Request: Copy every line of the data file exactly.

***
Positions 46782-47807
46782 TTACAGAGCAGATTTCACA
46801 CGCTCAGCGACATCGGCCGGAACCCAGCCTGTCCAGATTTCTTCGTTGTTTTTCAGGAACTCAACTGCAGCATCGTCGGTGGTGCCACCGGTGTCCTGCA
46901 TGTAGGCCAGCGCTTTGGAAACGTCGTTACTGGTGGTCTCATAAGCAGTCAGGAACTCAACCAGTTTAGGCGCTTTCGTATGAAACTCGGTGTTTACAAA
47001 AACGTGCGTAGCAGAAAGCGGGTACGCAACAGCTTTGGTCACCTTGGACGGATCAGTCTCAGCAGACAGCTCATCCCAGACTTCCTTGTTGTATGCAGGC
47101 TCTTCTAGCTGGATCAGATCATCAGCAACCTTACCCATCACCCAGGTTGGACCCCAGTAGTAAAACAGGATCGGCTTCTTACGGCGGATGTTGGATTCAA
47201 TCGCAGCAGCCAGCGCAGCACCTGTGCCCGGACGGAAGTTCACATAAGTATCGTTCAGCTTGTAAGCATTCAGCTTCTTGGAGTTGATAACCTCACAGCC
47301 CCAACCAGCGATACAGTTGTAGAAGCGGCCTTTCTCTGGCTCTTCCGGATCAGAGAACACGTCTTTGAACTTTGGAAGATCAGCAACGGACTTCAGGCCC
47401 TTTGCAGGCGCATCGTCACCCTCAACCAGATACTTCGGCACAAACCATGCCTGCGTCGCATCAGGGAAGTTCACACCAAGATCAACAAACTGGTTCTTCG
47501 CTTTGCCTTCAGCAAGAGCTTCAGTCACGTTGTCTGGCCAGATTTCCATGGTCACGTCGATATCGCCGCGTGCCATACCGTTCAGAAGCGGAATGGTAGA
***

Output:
Positions 46782-47807
46782 TTACAGAGCAGATTTCACA
46801 CGCTCAGCGACATCGGCCGGAACCCAGCCTGTCCAGATTTCTTCGTTGTTTTTCAGGAACTCAACTGCAGCATCGTCGGTGGTGCCACCGGTGTCCTGCA
46901 TGTAGGCCAGCGCTTTGGAAACGTCGTTACTGGTGGTCTCATAAGCAGTCAGGAACTCAACCAGTTTAGGCGCTTTCGTATGAAACTCGGTGTTTACAAA
47001 AACGTGCGTAGCAGAAAGCGGGTACGCAACAGCTTTGGTCACCTTGGACGGATCAGTCTCAGCAGACAGCTCATCCCAGACTTCCTTGTTGTATGCAGGC
47101 TCTTCTAGCTGGATCAGATCATCAGCAACCTTACCCATCACCCAGGTTGGACCCCAGTAGTAAAACAGGATCGGCTTCTTACGGCGGATGTTGGATTCAA
47201 TCGCAGCAGCCAGCGCAGCACCTGTGCCCGGACGGAAGTTCACATAAGTATCGTTCAGCTTGTAAGCATTCAGCTTCTTGGAGTTGATAACCTCACAGCC
47301 CCAACCAGCGATACAGTTGTAGAAGCGGCCTTTCTCTGGCTCTTCCGGATCAGAGAACACGTCTTTGAACTTTGGAAGATCAGCAACGGACTTCAGGCCC
47401 TTTGCAGGCGCATCGTCACCCTCAACCAGATACTTCGGCACAAACCATGCCTGCGTCGCATCAGGGAAGTTCACACCAAGATCAACAAACTGGTTCTTCG
47501 CTTTGCCTTCAGCAAGAGCTTCAGTCACGTTGTCTGGCCAGATTTCCATGGTCACGTCGATATCGCCGCGTGCCATACCGTTCAGAAGCGGAATGGTAGA